of soil. This method also does not involve prolonged interruption of the working of the machine. Use of structural measures: Suitable structural measures may be adopted to change the natural frequency of a foundation and ensure the required margin of safety against resonant conditions. The choice of structural measures depends on the nature of vibration and the frequency ratio.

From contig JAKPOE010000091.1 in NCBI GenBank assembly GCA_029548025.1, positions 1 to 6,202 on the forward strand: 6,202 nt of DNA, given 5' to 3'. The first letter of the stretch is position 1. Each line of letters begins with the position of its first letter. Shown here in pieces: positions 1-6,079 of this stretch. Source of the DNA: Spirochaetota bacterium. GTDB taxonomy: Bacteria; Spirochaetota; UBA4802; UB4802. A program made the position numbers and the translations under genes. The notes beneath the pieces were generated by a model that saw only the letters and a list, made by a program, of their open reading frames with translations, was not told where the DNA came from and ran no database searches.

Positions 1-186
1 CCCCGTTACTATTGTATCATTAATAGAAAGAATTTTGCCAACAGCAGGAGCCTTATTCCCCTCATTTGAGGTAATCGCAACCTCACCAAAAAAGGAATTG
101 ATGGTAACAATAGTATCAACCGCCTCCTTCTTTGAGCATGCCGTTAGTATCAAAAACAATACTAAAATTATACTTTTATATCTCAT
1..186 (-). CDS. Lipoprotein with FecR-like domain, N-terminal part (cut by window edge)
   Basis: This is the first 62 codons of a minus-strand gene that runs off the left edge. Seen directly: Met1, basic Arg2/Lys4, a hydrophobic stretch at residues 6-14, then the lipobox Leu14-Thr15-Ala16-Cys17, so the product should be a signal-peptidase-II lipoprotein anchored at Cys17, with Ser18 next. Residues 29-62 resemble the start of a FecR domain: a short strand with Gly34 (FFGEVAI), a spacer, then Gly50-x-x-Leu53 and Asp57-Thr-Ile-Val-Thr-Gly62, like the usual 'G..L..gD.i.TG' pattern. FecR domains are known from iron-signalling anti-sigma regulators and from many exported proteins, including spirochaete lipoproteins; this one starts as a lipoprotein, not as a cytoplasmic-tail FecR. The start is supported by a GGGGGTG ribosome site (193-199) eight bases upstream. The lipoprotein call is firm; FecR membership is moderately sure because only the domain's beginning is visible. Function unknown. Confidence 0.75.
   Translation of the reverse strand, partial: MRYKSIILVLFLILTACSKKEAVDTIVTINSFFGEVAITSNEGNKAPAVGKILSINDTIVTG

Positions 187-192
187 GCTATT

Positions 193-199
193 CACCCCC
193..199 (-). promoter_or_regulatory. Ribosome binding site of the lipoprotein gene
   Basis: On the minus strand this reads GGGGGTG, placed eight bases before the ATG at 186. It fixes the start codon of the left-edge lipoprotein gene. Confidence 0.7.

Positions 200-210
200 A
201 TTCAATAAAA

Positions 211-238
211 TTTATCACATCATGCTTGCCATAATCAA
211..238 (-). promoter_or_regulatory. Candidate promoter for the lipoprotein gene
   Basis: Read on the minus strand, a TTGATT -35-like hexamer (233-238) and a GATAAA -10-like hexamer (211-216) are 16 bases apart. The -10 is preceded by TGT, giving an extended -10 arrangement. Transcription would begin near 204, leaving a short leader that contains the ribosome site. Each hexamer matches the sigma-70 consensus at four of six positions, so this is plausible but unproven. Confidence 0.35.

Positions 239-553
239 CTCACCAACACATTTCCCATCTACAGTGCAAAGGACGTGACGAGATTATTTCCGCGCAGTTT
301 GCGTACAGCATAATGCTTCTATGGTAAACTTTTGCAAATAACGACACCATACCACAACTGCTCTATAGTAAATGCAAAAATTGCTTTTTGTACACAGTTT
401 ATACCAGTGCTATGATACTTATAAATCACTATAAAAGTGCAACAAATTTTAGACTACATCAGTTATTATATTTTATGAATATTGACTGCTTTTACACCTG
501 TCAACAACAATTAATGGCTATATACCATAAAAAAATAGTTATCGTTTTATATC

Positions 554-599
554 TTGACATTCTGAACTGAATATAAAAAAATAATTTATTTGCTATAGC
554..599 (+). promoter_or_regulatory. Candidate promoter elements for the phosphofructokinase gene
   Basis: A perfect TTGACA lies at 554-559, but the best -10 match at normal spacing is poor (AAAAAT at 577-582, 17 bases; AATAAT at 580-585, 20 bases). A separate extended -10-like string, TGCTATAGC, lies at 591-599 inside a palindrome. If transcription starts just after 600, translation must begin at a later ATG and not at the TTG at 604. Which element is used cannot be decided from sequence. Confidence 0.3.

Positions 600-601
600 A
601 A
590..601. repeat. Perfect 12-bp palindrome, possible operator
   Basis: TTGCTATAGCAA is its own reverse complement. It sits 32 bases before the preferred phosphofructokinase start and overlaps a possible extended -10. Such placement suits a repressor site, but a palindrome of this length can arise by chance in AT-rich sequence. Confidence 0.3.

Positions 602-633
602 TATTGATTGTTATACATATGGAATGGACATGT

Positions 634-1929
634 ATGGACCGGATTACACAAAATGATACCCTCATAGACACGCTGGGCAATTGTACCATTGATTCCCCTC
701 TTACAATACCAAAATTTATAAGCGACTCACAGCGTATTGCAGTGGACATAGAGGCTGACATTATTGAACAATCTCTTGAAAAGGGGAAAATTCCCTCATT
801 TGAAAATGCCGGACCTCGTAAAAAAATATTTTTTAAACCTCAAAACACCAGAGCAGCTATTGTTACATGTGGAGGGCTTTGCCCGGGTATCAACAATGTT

The following are some of the structural measures that may be adopted: i. Increasing base area or mass of foundation: Depending upon the frequency ratio, either increasing the base area or increasing the mass of the foundation, whichever is considered appropriate, may be adopted. Use of slabs attached to foundation: The dimension of the attached slab is so chosen that the amplitude of motion of the system is reduced to the required limit. Use of auxiliary spring-mass systems: Auxiliary spring-mass systems may be added to the primary system to reduce the vibrations. These systems without damping are called Vibration neutralizers and those with damping are known as Vibration dampers. Isolation by Trench barriers: It has been found that the presence of a trench in the path of a wave reduces the onward transmission of vibration. According to Barkan, for effective isolation the depth of the trench should be at least one-third of the wave length of vibration. This may not always be practicable. Trenches filled with bentonite slurry are known to show better isolation characteristics. Isolation in Buildings: Vertical separation between parts of a building would help to prevent vibrations from machines located in one part from causing damage in other parts. Interposing isolating media: Isolating media such as rubber carpets, steel helical springs, and air-bellow mounting systems are introduced between the machine and the foundation to effectively reduce the vibrations.